- Parodied in the Phineas and Ferb episode "Hip Hip Parade". Candace and her mom Linda are taking a girl's day, but Linda makes Candace promise not to try to bust her brothers, or she will suffer the pharaoh's curse. At the end of the episode, Candace gives in to her busting habit, and so an overweight man dressed as a pharaoh shows up to say, "Curse you."
Linda: I tried to warn you.
- In the South Park Season 23 episode "Tegridy Farms Halloween Special", Butters visits a museum and collects stamps for his sticker book. He comes across a mummy in a sarcophagus, with a museum employee warning Butters not to put its sticker in his book or a "love curse" will befall him. Butters ignores the warning and does it anyway, causing the mummy to awaken and rampage through South Park and pin the blame on him.
- After the tomb of King Tutankhamun was discovered in the early 1920s, rumor quickly spread that it was cursed, with things such as the strange death of the British nobleman who sponsored Howard Carter's expedition to find it. Carter himself, however, remained unscathed by any hypothetical curse.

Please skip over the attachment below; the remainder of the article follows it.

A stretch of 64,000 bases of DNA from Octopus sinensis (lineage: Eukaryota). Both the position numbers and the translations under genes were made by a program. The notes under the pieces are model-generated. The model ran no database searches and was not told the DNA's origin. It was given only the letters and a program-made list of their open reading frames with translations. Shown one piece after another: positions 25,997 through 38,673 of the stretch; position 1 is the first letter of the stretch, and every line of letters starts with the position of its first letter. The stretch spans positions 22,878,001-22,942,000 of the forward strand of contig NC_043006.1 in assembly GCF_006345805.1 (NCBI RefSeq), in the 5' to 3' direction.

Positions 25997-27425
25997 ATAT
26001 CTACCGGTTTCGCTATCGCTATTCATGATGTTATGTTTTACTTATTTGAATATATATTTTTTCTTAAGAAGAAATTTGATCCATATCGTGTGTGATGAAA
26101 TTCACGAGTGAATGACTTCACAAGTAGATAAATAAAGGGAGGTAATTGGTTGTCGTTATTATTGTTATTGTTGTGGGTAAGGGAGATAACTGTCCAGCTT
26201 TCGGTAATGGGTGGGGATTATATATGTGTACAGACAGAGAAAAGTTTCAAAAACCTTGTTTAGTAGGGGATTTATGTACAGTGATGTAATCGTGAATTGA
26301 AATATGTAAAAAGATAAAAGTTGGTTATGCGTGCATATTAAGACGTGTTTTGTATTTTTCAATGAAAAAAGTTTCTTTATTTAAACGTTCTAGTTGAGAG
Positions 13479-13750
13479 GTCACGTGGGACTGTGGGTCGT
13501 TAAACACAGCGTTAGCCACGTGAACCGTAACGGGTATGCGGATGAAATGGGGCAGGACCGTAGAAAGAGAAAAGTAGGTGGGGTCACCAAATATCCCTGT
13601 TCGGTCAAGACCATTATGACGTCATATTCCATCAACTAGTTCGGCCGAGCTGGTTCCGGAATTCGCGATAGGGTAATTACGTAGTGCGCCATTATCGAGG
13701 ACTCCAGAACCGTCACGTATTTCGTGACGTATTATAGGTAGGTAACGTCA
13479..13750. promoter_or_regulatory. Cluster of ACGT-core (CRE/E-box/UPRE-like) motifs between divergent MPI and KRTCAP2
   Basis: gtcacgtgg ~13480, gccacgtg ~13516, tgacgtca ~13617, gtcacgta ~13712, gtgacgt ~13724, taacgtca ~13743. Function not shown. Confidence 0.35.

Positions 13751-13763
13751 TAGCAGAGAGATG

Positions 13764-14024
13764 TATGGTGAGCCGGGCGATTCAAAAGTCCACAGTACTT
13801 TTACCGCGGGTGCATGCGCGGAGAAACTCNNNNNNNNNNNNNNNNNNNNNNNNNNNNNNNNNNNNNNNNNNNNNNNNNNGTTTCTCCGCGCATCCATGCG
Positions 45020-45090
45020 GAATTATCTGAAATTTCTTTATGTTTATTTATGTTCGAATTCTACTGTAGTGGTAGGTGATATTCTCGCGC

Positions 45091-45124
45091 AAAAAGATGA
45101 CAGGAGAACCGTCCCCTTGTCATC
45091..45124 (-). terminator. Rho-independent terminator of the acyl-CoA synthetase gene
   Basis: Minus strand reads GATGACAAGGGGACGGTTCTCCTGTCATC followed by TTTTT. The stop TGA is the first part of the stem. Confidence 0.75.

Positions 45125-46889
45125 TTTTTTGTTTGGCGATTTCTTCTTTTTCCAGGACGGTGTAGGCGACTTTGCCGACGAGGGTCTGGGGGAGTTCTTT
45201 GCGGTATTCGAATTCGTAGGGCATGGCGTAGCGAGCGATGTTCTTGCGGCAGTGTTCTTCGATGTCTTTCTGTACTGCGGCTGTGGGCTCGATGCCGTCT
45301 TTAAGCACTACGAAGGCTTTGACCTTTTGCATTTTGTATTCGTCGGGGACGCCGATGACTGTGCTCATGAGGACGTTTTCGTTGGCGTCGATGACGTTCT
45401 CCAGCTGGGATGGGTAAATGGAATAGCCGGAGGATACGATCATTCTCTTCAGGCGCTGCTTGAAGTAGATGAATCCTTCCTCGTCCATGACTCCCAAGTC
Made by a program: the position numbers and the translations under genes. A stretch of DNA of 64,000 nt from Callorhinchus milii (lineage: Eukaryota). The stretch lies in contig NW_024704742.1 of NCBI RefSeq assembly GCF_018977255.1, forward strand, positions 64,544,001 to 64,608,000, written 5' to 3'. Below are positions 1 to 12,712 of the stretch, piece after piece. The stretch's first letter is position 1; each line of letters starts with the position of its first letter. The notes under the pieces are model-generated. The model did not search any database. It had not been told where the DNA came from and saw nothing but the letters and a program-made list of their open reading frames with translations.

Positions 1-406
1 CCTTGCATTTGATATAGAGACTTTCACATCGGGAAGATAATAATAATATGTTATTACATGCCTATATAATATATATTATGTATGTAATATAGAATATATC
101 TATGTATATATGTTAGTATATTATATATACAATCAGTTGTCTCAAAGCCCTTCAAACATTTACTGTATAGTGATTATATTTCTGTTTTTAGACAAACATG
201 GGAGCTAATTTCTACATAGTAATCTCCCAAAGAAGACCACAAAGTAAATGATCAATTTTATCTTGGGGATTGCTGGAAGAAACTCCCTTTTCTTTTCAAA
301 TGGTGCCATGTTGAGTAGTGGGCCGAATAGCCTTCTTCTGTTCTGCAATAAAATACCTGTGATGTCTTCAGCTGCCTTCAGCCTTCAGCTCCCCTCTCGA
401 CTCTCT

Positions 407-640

- Some years after, a similar thing happened after the opening of the tomb of Casimir IV Jagiellon. Sudden deaths of several archaeologists were later explained as caused by Aspergillus flavus spores (which are hepatotoxic, carcinogenic and generally noxious) present in the tomb.
- The other "Curse of the Pharaoh" is a euphemism for the sort of "tummy trouble" people get in hot places which only have a sketchy grasp of good food hygiene and water purity, also known as Pharaoh's Revenge, Delhi Belly (in India), and Montezuma's Revenge (in Mexico).
- Even an Egyptian-themed Las Vegas resort, the Luxor, is said to be cursed, with some writers directly attributing the various deaths, injuries, and disease outbreaks that have happened there to the alleged disrespect shown to ancient Egyptian religious/cultural practices in their reproduction of such. The fact that they built the resort's central building in the shape of an ominous black pyramid doesn't help its eerie reputation, nor does the fact that the original builders cut corners in order to save money and meet deadlines, leading to a building with, among other things, malfunctioning elevators and a foundation that's slowly sinking into the Vegas sand.